Detroit Breakdown [J. Geils live]

J. Geils Band, Atlantic City, 7-11-09


It was pretty much how I remembered it being.

That’s about the highest praise you can hope for in a reunion, when you’re assembling bits and pieces of memory and recollection and trying to fit them back together.

When I go to these kinds of things, mostly I care about what it feels like. What it sounded like will always change and what they looked like will also change. What I want is what it feels like. Does it come close? Is it enough to remind me of what it was like? Do the puzzle pieces slide back together?

J. Geils broke up not long after I was free and clear to go to whatever concerts I wanted to go to, whenever I wanted to go to them. When I was younger, I had to pick and choose. I couldn’t go see everything even if I wanted to, even though I tried, lines were drawn somewhere and promises made to myself, that I’d make up for lost time later. Those at least were my excuses for not having seen J. Geils more than I could have back in the day.

It is not often when I go to a show these days and feel like one of the youngest people there, but that’s what happened Saturday night. It was like being 14 again and going to shows. Getting these sideways looks from people that alternately were some flavor of “what the hell YOU doing here?” None of it mattered once the band got on the stage. It felt dark and smokey and soggy with booze, even though the air was clear and I, at least, was stone cold sober.

When the band came out and launched into “First I Look At The Purse” I gotta admit there was a little bit of holding my breath. I wasn’t sure they could do it. I wasn’t sure they could do it well. I didn’t want it to be disappointing or a caricature or less than it should have been. This was one of the best live bands, ever. With that title as your hard-earned, well-deserved rep, it’s a mighty scary thing to go back out after 20 years, graying temples and receding hairlines and aching bones.

So it was a little shaky there at first, just a little, waiting for them to find that muscle memory that every working live band has and slip back into lockstep, but it happened, and two songs later the thought going through my head was, Jesus, this is why I don’t go see new bands play any more. “This” being the kind of flow that can only happen from night after night after night of playing live music as a band. New bands don’t have to do that any more, and this is probably why I go to their show and feel disconnected or uninspired. There’s no effort to put on a show or perform, and doing so will get you derided; playing your biggest hits will get you labeled a sell out.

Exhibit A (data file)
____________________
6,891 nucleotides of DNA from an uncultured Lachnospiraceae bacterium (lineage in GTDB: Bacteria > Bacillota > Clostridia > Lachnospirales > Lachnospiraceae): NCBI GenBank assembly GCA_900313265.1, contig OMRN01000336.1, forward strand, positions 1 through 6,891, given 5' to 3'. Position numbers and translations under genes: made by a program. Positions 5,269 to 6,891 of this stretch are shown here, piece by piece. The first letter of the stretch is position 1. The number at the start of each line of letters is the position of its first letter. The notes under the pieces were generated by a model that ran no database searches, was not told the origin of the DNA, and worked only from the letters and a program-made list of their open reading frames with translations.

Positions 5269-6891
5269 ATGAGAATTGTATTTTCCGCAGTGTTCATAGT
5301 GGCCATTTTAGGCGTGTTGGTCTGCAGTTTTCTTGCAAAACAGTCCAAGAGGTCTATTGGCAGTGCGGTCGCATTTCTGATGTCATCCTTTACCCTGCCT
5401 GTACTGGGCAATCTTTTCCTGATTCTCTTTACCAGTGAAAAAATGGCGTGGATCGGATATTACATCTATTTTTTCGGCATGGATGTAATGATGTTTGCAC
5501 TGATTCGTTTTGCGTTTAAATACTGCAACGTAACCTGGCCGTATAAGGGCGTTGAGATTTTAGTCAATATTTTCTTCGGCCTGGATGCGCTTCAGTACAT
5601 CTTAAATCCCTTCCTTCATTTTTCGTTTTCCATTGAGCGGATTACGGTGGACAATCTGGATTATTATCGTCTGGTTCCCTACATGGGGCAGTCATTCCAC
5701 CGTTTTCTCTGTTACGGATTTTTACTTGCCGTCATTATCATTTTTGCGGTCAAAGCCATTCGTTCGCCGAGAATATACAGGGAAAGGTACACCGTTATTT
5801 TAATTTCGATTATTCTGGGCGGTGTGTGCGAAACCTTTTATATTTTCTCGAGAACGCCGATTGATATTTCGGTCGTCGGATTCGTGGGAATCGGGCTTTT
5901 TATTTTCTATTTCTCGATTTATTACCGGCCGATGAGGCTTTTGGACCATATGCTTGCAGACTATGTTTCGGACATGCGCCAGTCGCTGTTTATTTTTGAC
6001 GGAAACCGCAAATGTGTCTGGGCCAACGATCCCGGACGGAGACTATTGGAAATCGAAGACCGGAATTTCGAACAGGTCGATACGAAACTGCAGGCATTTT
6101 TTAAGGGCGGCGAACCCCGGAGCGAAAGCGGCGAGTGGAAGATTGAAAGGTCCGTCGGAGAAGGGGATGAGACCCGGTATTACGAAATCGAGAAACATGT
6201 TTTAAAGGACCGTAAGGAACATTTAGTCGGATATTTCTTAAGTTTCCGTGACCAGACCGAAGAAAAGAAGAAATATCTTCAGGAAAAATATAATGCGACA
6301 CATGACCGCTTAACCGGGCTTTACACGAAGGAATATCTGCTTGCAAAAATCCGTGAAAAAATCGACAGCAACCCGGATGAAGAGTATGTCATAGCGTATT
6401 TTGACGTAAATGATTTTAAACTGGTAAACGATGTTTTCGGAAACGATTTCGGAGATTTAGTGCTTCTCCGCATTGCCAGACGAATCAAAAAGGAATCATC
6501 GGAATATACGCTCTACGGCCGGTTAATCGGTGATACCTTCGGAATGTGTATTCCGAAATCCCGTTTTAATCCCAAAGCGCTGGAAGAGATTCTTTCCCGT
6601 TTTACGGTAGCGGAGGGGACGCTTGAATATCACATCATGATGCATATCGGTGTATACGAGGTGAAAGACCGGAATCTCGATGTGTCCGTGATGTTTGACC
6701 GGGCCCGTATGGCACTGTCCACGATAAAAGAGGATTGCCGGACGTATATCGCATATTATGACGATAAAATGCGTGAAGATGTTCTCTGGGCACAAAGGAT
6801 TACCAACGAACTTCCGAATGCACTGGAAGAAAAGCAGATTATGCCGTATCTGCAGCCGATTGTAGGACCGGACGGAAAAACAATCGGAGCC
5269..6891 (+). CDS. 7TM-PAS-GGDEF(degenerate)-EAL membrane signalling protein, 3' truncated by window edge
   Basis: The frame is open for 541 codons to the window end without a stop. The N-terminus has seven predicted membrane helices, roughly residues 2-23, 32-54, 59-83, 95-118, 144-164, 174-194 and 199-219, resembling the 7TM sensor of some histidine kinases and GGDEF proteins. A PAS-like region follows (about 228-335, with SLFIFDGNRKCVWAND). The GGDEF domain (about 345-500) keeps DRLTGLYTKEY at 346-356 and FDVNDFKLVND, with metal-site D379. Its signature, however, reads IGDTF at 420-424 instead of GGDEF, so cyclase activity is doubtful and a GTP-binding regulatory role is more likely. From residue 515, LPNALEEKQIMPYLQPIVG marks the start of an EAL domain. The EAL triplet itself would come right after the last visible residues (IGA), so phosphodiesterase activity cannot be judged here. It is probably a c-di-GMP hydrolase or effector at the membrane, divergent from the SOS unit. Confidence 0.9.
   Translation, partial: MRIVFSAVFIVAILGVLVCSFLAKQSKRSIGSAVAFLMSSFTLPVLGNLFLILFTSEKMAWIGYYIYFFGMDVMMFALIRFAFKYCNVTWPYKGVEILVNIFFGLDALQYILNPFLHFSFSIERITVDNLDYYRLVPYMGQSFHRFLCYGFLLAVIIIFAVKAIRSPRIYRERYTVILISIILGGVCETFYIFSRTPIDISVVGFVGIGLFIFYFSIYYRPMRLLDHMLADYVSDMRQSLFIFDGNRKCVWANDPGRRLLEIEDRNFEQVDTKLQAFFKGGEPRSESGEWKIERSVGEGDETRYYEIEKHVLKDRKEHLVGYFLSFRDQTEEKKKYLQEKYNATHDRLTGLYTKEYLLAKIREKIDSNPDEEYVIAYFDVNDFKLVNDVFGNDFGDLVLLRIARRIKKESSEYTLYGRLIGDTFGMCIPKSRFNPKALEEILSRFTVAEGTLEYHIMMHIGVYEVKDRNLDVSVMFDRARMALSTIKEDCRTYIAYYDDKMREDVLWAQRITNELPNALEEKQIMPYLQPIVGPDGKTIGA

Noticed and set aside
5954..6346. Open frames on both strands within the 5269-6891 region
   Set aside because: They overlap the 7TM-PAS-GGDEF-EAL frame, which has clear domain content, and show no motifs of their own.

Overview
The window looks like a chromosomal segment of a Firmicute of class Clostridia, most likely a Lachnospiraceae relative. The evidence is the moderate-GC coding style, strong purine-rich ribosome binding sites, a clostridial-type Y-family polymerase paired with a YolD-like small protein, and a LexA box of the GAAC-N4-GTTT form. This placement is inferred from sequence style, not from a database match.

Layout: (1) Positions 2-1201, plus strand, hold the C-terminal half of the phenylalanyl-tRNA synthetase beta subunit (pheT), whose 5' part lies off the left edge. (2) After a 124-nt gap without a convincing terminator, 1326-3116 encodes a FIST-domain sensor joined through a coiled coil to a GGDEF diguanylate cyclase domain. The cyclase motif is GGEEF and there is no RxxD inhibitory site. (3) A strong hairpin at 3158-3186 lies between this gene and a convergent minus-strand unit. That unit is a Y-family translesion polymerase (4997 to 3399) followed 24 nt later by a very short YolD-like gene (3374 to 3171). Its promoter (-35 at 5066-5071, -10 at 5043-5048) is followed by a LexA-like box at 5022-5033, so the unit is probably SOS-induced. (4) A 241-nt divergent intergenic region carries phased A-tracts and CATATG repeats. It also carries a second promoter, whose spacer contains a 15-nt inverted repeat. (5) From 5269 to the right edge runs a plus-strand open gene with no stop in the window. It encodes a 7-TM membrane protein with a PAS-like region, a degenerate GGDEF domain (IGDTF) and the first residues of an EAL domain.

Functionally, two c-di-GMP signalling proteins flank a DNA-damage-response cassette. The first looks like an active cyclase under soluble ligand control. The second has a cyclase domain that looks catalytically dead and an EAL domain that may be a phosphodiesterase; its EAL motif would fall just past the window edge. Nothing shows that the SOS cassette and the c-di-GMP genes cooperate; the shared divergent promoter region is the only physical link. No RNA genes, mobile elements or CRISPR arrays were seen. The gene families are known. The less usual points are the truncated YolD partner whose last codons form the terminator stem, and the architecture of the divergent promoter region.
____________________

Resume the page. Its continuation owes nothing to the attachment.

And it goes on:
Steve Van Zandt just gave an interview in Dublin where he talked about that the thing in his opinion is killing music is that bands go from the garage to the internet and then start playing a few dates. You don’t have to be in a cover band for a couple of years where you play five sets of someone else’s music every night or at least every weekend, you don’t have to go on the road and build an audience (you probably can’t survive that way, but that’s another story). The point is that doing that isn’t good just because that’s the way it used to be or because people like Steve say it is, it’s because doing that night after night after night is practice, it’s building chops, it’s experience that can’t be gathered in any other way. You have to play live. You have to play in front of people. You have to play in front of good audiences and bad audiences and other people’s audiences.

I mention all of this because it is relevant, because you could have gone to this show not being completely familiar with every song in the J. Geils catalog and still enjoyed yourself and had a good time because this band knows how to PUT ON A SHOW. Wolf was shucking and jiving and could not stop moving, could not shut up, just like always. Key moment was when he pulled a shirt up from the front row that read “I WAS CONCEIVED DURING A J. GEILS SONG”. “What song?” he asked, and then nodded approval at it (but he never told us!) Second key moment was the machine-gun, scattershot classic intro to “Must’ve Got Lost,” where he never missed a beat, which flowed like he had been doing it every night for the last 20 years.

And probably should have been.

No one plays shows like that any more. I mean, sure, the E Street Band is still doing it, and the Asbury Jukes are still doing it, but after that, there aren’t a lot of other people. Any bands I do like seeing live are because there is that element of performance and showmanship, and that’s usually tied to a love of soul and r’n’b, not coincidentally. (Paging Greg Dulli.) I have gotten over beating myself up for not getting out as much as I used to or for not buying as many new records as I used to. This sounds like the rant of an old lady but I am not sitting here saying “new music sucks” – new music is just fine. I just don’t fit into it. This is the kind of stuff I love. This is the kind of stuff I care about. This is the kind of show I want to see, this is the kind of music I want to hear. Yeah, I had to suffer through “Freezeframe” and “Centerfold” but there were likely people in that audience who had paid their $65 precisely to hear those two songs and they were gonna play them. To which I say, good for them.

J. Geils could likely go to Europe and make more money than they ever could touring the states, just like Bruce and Marah and Paul Westerberg and Jesse Malin and anyone else who has soul and heart and authenticity to them. This show wasn’t promoted – I have been avidly watching for another reunion show, after having conflicts for Boston and Detroit – and it wasn’t sold out, and very few people paid attention to it. It’s fucking heartbreaking, but not entirely surprising.

This entire review has turned into OLD WOMAN RANTS AT CLOUD, so I’ll stop now.